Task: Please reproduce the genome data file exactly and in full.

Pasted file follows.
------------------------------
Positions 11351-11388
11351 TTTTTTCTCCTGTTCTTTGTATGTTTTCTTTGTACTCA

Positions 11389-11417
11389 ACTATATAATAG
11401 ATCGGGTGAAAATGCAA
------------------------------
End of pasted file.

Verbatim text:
Positions 11351-11388
11351 TTTTTTCTCCTGTTCTTTGTATGTTTTCTTTGTACTCA

Positions 11389-11417
11389 ACTATATAATAG
11401 ATCGGGTGAAAATGCAA